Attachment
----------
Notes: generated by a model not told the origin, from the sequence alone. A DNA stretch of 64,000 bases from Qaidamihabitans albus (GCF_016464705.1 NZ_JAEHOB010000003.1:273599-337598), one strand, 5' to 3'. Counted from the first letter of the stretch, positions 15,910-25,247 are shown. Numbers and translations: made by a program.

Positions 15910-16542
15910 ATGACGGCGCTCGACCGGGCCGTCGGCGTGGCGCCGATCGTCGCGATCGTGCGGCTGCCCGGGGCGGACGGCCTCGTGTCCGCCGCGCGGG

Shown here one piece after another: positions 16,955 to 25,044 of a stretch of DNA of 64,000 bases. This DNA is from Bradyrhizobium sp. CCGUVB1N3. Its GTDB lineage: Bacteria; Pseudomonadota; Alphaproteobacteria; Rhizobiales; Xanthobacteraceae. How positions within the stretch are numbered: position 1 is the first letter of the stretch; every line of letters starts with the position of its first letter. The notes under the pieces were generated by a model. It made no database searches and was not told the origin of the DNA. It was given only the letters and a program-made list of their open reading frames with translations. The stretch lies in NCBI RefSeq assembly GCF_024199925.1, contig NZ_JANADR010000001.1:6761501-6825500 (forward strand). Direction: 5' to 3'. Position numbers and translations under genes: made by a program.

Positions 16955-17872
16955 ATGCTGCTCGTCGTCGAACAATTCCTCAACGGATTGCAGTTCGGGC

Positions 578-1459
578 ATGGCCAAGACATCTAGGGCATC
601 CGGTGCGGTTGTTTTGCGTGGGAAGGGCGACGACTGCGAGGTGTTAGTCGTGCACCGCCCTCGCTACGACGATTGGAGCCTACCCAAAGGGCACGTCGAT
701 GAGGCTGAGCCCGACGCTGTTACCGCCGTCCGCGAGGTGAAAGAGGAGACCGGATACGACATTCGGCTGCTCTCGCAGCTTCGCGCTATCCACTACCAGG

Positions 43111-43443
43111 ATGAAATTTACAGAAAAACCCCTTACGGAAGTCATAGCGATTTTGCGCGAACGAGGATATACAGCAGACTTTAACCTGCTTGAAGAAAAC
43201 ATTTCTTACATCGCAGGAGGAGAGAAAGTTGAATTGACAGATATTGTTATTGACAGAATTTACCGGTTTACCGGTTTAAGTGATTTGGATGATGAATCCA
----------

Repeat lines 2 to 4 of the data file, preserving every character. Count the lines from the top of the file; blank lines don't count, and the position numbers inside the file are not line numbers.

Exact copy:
Positions 15910-16542
15910 ATGACGGCGCTCGACCGGGCCGTCGGCGTGGCGCCGATCGTCGCGATCGTGCGGCTGCCCGGGGCGGACGGCCTCGTGTCCGCCGCGCGGG

Shown here one piece after another: positions 16,955 to 25,044 of a stretch of DNA of 64,000 bases. This DNA is from Bradyrhizobium sp. CCGUVB1N3. Its GTDB lineage: Bacteria; Pseudomonadota; Alphaproteobacteria; Rhizobiales; Xanthobacteraceae. How positions within the stretch are numbered: position 1 is the first letter of the stretch; every line of letters starts with the position of its first letter. The notes under the pieces were generated by a model. It made no database searches and was not told the origin of the DNA. It was given only the letters and a program-made list of their open reading frames with translations. The stretch lies in NCBI RefSeq assembly GCF_024199925.1, contig NZ_JANADR010000001.1:6761501-6825500 (forward strand). Direction: 5' to 3'. Position numbers and translations under genes: made by a program.